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Not much time for Shell to lick BP inflicted wounds

Times Online

The Times

January 14, 2010

Business big shot: Simon Henry, of Royal Dutch Shell

Emma Keens

After being knocked off the top spot as Europe’s largest oil and gas producer by market capitalisation this week, Shell executives did not get much time to lick their wounds.

The Anglo-Dutch company’s shares continued their slide yesterday amid talk that it had been guiding analysts to reduce their fourth-quarter earnings forecasts by about 20 per cent. A handful of downgrades served only to fuel that fire.

One man feeling the pain more than most will be Simon Henry (right), Royal Dutch Shell group’s chief financial officer, whose first year in the role has been anything but smooth, with falling demand continuing to pummel the oil industry.

Mr Henry, a Shell lifer, succeeded Peter Voser, now chief executive, last March, just after Shell had reported the biggest annual profit in UK corporate history of £22 billion, despite also registering its first quarterly loss in more than a decade. Profits have since fallen and, in October 2008, Mr Henry and Mr Voser said that Shell was cutting 5,000 jobs after quarterly net profit dropped by 73 per cent to $2.99 billion (£1.85 billion).

Mr Henry said at the time that he could see no significant upturn in demand in the near term, saying: “Oil stocks are well above historical levels and therefore there is quite a stock overhang.”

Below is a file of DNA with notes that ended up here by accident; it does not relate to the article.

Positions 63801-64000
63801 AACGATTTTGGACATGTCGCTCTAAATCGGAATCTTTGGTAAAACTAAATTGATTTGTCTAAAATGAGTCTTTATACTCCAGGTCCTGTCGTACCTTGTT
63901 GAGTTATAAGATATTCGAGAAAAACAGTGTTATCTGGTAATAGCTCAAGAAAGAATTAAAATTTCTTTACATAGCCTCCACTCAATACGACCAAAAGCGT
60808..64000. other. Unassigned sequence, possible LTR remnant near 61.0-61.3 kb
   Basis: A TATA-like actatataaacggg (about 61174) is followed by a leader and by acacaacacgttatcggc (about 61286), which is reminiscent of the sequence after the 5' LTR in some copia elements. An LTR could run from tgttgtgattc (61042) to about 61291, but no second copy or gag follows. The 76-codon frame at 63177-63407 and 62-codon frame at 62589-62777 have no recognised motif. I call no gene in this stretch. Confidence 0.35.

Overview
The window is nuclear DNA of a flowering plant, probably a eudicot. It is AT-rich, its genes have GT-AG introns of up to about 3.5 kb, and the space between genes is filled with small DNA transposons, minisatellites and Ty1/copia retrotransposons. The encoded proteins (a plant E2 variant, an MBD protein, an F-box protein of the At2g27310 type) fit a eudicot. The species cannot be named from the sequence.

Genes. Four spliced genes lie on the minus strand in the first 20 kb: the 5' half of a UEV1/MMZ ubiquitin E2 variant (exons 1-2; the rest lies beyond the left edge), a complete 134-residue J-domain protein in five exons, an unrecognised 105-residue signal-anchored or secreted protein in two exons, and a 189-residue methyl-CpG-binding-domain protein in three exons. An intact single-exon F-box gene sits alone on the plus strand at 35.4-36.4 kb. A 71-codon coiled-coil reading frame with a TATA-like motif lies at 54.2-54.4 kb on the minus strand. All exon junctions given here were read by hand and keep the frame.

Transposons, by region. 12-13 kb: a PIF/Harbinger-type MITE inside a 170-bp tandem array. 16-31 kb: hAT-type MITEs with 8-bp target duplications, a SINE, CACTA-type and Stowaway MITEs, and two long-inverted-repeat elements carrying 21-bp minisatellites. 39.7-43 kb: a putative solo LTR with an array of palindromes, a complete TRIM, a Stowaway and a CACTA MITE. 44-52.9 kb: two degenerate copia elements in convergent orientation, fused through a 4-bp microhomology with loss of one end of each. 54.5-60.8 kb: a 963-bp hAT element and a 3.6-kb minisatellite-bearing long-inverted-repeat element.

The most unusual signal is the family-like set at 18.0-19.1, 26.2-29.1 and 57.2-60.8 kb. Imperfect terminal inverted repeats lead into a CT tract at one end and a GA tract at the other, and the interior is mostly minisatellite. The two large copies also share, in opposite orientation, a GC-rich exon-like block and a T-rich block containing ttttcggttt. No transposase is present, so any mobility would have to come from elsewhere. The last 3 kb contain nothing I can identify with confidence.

Yesterday’s notes from respected Merrill Lynch and RBS analysts appeared to herald more of the same for the fourth quarter.

People in the City will not envy Mr Henry the job of explaining all this to the shareholders, but perhaps one of his strengths lies in his experience of handling Shell’s more controversial announcements. It was Mr Henry, then Shell’s head of investor relations, who was thrust on to centre stage in 2004 to admit that Shell had overestimated the value of its “proven” resources by 25 per cent.

Sir Philip Watts, chairman at the time. dodged the job of placating the City, but he and two other senior executives lost their jobs soon after the debacle, leaving room for Mr Henry to step up as chief financial officer of exploration and production.

Mr Henry joined Shell as an engineer in 1982 after graduating in maths from Cambridge. But he soon switched to accounting and qualified as a member of the Chartered Institute of Management Accountants in 1989. He has held a number of roles within Shell, including oil products shareholder finance adviser for Asia-Pacific and finance director for the Mekong Cluster.

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